Finland shooting: Child held after pupil aged 12 shot dead at school in Vantaa – BBC

A child has been killed and two others seriously wounded in a shooting at a school in Finland, police say.
Police said all three victims were 12 and that a suspect, also aged 12, had fled but was later detained.
Parents told Finnish media that the shooting had taken place in a classroom at Viertola school in Vantaa, to the north of the capital, Helsinki.
Police said they arrived at the school within nine minutes at 09:17 (06:17 GMT) and tended to the three victims.
"One of the victims died almost immediately at this location in the school," said the head of local police, Tomi Salosyrja. The other two children have been taken to hospital and their condition is described as very serious.
In common with other Finnish schools, children had just returned to classes in Vantaa, just outside Helsinki, after the long Easter weekend. All of those involved are in the sixth grade.
The suspect ran off as soon as police arrived and was eventually detained "in a calm manner" in the northern Siltamaki district of Helsinki at 09:58. A video taken from a passing car shows the suspect being pinned down beside a road almost 4km (2.5 miles) from the school.
Police said he had been holding a firearm which they had taken from him and he admitted carrying out the shooting.
Authorities have now opened an investigation into murder and attempted murder.
Children under the age of 15 are not criminally liable in Finland, so the suspect has not been remanded in custody and will be placed in the care of social services after further questioning.
The suspect is understood to have used a gun licensed to a close relative. Gun ownership is widespread in Finland and children over 15 can have licences to use other people's firearms.
Prime Minister Petteri Orpo described the shooting as deeply upsetting and said it was evident too many young people struggled with their mental health: "We have to be able to tackle these issues sooner."
President Alexander Stubb spoke of his shock. A day of mourning will take place in Finland on Wednesday.
Education Minister Anna-Maja Henriksson was on the verge of tears when she told a news conference that what had happened was a great tragedy. Her thoughts were with the "12-year-old who will never come home from school again".
It was shocking that a child of 12 could get hold of a gun, she said, and once the government had a complete picture, it would consider whether further measures needed to be taken to protect Finland's schools.
Children at the school were told to stay in their classrooms after the attack, while other schools and kindergartens nearby were also instructed to lock their doors.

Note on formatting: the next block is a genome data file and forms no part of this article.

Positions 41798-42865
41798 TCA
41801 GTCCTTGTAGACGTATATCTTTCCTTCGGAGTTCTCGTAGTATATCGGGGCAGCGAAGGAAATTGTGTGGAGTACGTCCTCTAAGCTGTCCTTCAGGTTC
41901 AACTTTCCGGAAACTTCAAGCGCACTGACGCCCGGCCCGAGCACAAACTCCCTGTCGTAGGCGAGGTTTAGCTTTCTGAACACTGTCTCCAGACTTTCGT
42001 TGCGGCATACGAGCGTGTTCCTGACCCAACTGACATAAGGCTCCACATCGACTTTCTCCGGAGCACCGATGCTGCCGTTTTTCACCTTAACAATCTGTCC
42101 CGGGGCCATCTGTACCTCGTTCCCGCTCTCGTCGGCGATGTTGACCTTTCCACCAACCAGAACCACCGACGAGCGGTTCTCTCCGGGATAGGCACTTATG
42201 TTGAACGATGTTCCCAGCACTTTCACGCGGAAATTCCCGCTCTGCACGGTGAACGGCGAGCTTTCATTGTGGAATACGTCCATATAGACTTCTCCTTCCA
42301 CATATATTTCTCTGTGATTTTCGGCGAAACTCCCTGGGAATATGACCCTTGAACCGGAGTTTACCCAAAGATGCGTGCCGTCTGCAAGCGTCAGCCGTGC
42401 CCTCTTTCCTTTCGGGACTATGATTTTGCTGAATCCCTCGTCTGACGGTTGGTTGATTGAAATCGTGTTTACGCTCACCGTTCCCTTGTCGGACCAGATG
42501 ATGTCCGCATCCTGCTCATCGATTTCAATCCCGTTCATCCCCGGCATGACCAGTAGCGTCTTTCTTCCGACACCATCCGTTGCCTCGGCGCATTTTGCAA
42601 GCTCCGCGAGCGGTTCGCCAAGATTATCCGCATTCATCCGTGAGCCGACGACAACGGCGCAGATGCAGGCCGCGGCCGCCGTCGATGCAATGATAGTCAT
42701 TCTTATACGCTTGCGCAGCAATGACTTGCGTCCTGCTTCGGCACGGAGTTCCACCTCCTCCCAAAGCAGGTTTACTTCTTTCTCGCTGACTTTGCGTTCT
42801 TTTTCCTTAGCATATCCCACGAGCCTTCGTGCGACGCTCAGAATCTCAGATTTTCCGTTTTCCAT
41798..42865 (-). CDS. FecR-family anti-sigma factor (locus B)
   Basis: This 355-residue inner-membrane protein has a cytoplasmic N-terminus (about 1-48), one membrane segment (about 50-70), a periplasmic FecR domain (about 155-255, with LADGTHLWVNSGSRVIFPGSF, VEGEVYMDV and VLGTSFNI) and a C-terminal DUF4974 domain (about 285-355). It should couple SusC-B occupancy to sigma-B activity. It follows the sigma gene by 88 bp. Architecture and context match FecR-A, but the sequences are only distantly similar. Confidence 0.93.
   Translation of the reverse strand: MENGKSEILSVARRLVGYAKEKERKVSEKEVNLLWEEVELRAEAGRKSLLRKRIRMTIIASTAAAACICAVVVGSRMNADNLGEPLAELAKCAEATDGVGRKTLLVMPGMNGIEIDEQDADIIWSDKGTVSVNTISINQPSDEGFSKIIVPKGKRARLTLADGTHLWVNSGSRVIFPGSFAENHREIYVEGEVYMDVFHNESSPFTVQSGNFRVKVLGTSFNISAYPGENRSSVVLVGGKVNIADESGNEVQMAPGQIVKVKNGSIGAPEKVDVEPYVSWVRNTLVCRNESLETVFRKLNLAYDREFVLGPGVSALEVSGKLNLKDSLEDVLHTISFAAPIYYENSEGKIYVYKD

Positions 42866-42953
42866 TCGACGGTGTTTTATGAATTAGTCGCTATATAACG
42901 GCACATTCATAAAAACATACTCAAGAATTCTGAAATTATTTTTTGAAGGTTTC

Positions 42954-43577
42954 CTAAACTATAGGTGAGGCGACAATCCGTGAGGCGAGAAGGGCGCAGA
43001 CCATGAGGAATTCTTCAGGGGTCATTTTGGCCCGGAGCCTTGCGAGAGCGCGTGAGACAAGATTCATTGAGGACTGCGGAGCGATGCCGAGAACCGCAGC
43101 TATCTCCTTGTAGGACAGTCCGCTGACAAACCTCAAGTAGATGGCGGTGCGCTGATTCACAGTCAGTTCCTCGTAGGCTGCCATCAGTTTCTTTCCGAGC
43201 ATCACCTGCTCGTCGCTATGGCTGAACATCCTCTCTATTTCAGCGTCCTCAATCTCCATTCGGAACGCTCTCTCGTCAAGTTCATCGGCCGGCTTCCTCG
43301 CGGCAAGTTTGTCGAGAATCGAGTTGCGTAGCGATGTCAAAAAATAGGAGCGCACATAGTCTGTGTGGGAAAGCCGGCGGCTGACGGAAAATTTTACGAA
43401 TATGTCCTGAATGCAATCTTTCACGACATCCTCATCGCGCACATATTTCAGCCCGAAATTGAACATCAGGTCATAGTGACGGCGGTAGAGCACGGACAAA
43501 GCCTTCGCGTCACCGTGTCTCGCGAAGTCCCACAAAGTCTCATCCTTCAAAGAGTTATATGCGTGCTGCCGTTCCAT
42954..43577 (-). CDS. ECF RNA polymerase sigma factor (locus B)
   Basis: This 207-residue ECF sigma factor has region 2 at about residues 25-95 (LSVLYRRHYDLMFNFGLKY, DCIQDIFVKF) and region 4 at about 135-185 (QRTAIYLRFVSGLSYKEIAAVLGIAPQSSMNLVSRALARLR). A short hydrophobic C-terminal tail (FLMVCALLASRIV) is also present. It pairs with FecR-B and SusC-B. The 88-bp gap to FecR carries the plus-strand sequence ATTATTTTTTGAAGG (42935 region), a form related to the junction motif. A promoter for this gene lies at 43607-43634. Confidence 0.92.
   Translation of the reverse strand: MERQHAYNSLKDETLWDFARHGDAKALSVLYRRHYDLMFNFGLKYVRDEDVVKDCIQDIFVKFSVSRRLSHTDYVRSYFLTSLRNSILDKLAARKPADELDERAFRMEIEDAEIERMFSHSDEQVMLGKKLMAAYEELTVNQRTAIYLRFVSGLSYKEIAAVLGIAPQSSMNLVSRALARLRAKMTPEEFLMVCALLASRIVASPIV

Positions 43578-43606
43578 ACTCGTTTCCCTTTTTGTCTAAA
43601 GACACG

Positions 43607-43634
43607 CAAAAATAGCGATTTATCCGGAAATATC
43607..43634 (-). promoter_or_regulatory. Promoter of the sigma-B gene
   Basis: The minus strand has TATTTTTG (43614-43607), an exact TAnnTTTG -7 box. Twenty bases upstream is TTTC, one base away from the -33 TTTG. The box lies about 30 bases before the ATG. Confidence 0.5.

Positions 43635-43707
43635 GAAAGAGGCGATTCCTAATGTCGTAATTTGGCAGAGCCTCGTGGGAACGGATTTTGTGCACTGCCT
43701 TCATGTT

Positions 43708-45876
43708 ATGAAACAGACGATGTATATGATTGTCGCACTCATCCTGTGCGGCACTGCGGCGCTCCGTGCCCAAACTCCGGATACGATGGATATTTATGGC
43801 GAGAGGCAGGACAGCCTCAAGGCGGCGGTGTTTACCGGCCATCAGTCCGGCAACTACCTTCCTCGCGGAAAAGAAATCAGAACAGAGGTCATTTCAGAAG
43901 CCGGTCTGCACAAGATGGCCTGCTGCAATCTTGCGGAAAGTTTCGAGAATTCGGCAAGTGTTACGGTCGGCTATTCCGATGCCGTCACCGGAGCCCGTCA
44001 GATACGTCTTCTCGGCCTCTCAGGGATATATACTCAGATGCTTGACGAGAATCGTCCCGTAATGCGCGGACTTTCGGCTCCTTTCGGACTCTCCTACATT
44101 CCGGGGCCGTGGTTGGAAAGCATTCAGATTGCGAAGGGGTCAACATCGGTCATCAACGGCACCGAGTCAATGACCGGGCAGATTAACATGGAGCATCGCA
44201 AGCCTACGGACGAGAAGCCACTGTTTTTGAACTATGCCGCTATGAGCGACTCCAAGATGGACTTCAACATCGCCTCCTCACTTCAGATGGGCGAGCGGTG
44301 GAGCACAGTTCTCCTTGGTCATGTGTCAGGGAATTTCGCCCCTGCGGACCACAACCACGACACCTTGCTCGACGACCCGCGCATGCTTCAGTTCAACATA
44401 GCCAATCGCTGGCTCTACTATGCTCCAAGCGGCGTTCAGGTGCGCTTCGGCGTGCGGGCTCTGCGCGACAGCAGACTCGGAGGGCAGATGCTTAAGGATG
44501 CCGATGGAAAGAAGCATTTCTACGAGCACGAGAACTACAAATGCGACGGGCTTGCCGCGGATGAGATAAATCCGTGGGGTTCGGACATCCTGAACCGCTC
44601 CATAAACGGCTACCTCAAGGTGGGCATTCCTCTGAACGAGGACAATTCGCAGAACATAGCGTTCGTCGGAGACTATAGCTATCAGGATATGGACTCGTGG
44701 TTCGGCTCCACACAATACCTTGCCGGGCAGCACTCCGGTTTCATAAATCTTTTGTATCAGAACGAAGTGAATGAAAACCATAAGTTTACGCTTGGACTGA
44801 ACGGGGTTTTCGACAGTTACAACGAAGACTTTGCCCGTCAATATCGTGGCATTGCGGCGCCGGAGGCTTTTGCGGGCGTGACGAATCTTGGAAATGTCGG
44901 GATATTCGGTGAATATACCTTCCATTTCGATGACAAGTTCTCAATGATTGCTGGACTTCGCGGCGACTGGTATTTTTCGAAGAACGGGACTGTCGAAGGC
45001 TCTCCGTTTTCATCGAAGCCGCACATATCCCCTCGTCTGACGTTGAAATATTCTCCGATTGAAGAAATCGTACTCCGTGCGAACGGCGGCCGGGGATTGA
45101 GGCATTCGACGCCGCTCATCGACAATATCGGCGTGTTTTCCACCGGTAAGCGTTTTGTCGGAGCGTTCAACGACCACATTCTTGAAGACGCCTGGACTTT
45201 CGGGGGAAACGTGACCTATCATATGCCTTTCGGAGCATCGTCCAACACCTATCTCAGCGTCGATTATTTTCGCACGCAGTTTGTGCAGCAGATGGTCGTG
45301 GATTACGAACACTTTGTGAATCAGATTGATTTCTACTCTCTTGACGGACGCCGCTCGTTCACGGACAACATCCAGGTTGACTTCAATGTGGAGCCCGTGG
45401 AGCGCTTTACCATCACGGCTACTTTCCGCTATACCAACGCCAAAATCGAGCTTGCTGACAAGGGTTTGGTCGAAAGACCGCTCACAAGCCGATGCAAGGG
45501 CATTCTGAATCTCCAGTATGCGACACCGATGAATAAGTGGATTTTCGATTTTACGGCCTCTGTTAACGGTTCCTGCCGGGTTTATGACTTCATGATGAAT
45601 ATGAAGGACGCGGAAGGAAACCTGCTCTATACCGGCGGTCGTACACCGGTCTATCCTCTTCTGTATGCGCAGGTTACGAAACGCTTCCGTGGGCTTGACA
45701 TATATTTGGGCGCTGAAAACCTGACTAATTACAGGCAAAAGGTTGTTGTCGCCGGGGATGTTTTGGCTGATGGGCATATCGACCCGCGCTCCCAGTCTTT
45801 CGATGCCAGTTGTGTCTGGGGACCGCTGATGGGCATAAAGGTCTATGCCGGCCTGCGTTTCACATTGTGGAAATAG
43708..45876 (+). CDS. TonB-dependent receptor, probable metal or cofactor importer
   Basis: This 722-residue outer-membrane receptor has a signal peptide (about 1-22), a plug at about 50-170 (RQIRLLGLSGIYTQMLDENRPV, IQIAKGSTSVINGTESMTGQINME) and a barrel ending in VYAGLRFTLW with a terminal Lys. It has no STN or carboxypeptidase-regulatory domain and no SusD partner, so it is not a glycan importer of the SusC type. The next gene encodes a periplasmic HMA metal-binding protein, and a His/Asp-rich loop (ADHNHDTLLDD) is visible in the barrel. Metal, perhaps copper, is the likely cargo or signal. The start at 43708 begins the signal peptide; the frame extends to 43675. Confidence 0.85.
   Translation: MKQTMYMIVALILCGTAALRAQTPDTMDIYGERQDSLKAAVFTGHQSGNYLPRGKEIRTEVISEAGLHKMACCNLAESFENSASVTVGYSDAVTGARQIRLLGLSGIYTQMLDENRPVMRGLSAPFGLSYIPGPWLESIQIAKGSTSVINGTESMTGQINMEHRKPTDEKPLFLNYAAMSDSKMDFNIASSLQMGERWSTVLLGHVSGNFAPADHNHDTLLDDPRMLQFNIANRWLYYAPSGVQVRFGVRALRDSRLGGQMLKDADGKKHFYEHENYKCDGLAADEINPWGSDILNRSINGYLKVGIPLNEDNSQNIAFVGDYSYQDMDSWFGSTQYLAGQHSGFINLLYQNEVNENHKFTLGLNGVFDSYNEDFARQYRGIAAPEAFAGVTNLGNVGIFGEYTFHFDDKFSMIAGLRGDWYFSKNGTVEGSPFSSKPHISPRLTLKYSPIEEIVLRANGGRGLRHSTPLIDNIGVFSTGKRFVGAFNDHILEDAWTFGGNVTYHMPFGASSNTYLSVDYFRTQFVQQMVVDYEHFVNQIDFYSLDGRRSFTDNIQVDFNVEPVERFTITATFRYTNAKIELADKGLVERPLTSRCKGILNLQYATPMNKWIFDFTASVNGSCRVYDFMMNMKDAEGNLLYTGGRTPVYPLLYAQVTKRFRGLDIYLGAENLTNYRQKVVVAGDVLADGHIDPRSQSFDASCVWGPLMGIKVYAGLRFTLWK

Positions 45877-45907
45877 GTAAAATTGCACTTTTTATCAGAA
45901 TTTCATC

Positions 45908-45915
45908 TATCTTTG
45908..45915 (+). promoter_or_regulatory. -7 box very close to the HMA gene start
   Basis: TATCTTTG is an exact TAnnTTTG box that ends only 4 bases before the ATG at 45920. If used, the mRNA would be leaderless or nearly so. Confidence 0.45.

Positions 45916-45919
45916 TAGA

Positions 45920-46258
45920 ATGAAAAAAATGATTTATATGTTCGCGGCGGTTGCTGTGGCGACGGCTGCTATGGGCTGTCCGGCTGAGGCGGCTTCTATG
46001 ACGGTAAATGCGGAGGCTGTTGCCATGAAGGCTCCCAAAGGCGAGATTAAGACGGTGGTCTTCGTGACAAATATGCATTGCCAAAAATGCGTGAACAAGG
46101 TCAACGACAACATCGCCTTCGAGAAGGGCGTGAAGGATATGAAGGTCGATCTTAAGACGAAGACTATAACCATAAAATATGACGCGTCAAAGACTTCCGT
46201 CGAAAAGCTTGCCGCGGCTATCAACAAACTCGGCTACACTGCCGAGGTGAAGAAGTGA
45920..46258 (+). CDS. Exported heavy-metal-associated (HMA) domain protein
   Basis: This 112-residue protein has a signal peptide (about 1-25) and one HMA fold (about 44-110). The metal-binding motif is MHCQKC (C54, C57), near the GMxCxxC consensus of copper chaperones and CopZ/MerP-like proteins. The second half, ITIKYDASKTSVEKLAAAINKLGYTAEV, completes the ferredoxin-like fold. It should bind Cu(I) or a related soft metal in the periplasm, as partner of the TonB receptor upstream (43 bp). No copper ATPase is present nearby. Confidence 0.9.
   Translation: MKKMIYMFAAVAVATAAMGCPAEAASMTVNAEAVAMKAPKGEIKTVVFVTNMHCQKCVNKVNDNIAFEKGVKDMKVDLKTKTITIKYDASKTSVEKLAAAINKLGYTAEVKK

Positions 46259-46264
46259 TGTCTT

The shooting brought back memories of earlier deadly attacks, including two shootings and an attack on a vocational school four years ago involving a man wielding a sword.
In 2007, an 18-year-old student shot dead six pupils, the school nurse and his head teacher in the small town of Jokela, north of Helsinki, then the following year another student shot dead nine pupils and a teacher with a semi-automatic rifle at a polytechnic in the western town of Kauhajoki.
The shootings prompted a tightening of gun laws, requiring gun owners to be at least 18, but anyone over 15 can apply for a permit to use someone else's weapon if they have their guardian's permission. Eighteen-year-olds must be considered fit to possess a firearm before being granted a permit.
National Police Commissioner Seppo Kolehmainen said police relied on intelligence to prevent school shootings and in this case were unable to stop it.
Finland is widely known as a country of hunters and gun enthusiasts and has 430,000 licensed gun owners in a population of 5.6 million, according to government statistics. There is no limit to the number of guns that can be owned and the interior ministry says more than 1.5 million are in circulation.
As news of the shooting emerged, parents gathered at the school to pick up their children, although the building where the incident took place remained cordoned off.
Vantaa is Finland's fourth biggest city with some 240,000 residents. Viertola school has 800 students aged seven to 16 of both primary and middle-school age on two separate sites, with some 90 staff. The shooting took place at at the school's Jokiranta site where pupils aged 9-13 are taught.
Initially police said everyone involved was 13 but then revised their ages down to 12.
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